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Monday, January 3, 2011

 

New test detects tiny cancer cells coming to your doctor's office

MGH test for cancer gets backing

$30m agreement aims to develop, expand use

  

Carolyn Y. Johnson
Globe Staff / January 3, 2011
 
 
Boston researchers plan to announce today that they are partnering with pharmaceutical giant Johnson & Johnson to develop and bring to market a sophisticated, noninvasive test that can detect tiny traces of cancer cells in a blood sample.
The partnership — a five-year, roughly $30 million deal — is aimed at refining and commercializing a next-generation test that could allow physicians to better target cancer-treatment regimens and monitor patients’ responses to drugs.

Researchers at Massachusetts General Hospital have already developed a prototype of a microchip that can detect tumor cells at extremely low levels in the bloodstream. The effort to be announced today intends to draw on the expertise of scientists familiar with how to bring such technologies to patients and doctors.

“We’re limited by our ability to make it fast, easy, cheap, and something that could be done on a global scale,’’ said Dr. Daniel Haber, director of the MGH Cancer Center. “Our goal is to build together a third-generation technology. . . that would be so easy to use and so standard, it wouldn’t have to be a research tool.’’

By detecting cancer cells through a blood test, doctors could better follow the disease’s course — looking to see whether the level of cancer cells circulating drops with treatment. It would also allow doctors to test the genetics of the cancer cells, considered by doctors to be critical because many cancer drugs are targeted treatments that work against a cancer with a particular mutation.

Because bloodstream-borne cancer cells are extremely rare — with about one cancer cell per billion blood cells — the technology must be able to detect extremely rare cells.

Already, the Boston researchers have developed a prototype and they, along with four other research institutions, have received a $15 million grant from the organization Stand Up to Cancer to test the prototype. But that technology is expensive and complicated to use, with each chip costing about $500.

Now, Mass. General researchers will work together with Veridex LLC, a Johnson & Johnson company, and Ortho Biotech Oncology R&D, a unit of the pharmaceutical giant, drawing on their expertise in areas such as clearing regulatory hurdles and clinically validating new tests. Haber said that it is roughly a $30 million deal, depending in part on achieving intermediate milestones and successes.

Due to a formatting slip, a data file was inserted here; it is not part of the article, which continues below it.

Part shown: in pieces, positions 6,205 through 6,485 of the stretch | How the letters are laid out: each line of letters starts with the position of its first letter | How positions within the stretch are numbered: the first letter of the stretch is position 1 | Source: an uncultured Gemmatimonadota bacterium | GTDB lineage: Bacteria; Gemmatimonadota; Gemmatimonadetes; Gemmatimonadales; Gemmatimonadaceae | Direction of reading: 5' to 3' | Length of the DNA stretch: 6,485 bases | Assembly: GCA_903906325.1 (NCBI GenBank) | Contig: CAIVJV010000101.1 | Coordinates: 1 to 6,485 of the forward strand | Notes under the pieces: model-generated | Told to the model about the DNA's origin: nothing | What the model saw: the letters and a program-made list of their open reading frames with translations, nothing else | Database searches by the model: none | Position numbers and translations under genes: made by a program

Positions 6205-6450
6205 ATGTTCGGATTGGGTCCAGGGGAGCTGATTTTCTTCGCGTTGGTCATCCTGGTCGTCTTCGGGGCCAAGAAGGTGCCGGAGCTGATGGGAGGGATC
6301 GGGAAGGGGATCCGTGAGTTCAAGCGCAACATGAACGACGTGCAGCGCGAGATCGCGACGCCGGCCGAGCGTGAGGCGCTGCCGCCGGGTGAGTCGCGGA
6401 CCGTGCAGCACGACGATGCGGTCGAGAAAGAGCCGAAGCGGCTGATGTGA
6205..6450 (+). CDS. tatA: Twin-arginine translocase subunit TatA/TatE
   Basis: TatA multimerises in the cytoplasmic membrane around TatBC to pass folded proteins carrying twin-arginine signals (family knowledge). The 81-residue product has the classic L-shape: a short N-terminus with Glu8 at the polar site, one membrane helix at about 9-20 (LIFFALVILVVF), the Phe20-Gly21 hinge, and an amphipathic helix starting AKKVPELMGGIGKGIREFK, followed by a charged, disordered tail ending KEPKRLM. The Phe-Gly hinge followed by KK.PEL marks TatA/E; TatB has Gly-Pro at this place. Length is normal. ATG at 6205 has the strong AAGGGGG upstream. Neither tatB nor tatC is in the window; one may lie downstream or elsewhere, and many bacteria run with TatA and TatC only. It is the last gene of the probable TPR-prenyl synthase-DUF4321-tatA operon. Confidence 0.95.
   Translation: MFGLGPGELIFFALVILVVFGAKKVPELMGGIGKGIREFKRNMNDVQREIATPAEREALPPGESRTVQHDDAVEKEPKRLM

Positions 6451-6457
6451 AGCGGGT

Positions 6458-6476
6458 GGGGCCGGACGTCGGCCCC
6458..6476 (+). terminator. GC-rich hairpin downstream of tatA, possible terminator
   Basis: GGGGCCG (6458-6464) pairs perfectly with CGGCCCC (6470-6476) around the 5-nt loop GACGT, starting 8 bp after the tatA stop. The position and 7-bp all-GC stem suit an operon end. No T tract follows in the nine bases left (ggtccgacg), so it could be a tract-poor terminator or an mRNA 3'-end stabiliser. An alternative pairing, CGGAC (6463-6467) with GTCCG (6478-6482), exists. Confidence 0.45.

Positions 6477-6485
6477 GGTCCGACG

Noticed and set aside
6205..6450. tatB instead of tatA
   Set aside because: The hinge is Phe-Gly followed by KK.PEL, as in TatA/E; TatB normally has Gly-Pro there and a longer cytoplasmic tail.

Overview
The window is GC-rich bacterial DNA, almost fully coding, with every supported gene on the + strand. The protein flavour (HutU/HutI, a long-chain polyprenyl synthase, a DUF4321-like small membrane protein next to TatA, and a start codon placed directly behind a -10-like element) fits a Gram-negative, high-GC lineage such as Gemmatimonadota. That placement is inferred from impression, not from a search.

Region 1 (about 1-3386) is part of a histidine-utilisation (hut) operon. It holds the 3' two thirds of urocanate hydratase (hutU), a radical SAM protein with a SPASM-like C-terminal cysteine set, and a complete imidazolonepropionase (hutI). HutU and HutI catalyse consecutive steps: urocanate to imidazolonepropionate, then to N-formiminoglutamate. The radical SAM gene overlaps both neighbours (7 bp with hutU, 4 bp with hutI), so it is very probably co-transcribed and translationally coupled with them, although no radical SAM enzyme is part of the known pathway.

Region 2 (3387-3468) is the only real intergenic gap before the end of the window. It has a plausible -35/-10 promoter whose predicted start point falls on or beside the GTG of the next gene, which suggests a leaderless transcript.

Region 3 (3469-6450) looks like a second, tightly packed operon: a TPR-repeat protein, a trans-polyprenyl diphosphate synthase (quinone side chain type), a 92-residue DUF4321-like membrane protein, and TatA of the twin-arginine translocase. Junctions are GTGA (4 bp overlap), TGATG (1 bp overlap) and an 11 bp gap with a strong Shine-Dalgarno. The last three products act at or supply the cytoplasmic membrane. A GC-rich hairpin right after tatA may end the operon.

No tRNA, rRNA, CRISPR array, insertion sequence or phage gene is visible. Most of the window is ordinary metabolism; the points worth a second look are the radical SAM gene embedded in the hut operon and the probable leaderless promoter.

The investment is a powerful vote of confidence for the technology, but the chip is in the experimental stages, and it is impossible to know now how successful it will be in guiding cancer treatment. Haber said the test has been used experimentally in about 200 patients. Haber co-leads the project with Mehmet Toner, director of the BioMicroElectroMechanical Systems Resource Center at Mass. General.

To detect the extremely rare cells, the new technology uses minuscule channels carved into a silicon chip, coated with a special glue-like substance. When the blood filters through the channels, Haber said, the technology is able to pick up, on average, about 10 cancer cells per milliliter of blood in patients with metastatic cancer, disease that has spread from a primary tumor to other parts of the body.

“If the technology gets more and more sensitive, we may be able to use this as an early diagnostic,’’ Haber said. “You might be able to pick up any tumor which invades into the blood system, and that could mean there is a chance of catching tumors before they spread.’’

The deal is part of a broader effort at Mass. General to push scientific breakthroughs and promising basic research into potential clinical applications faster.

“What we’re trying to do is to develop a more efficient process for translating our early-stage innovations to the point where they can impact patient care,’’ said Frances Toneguzzo, executive director of the office of research ventures and licensing at Partners HealthCare. “We’re doing that by, at least in this case, partnering with a company that can provide the market information and help us with regulatory’’ hurdles.

Veridex, the company that is partnering with Mass. General, has already successfully brought to market one technology used to detect circulating tumor cells.

“This new technology has the potential to facilitate an easy-to-administer, non-invasive blood test that would allow us to count tumor cells, and to characterize the biology of the cells,’’ Robert McCormack, head of technology innovation and strategy at Veridex, said in a statement.


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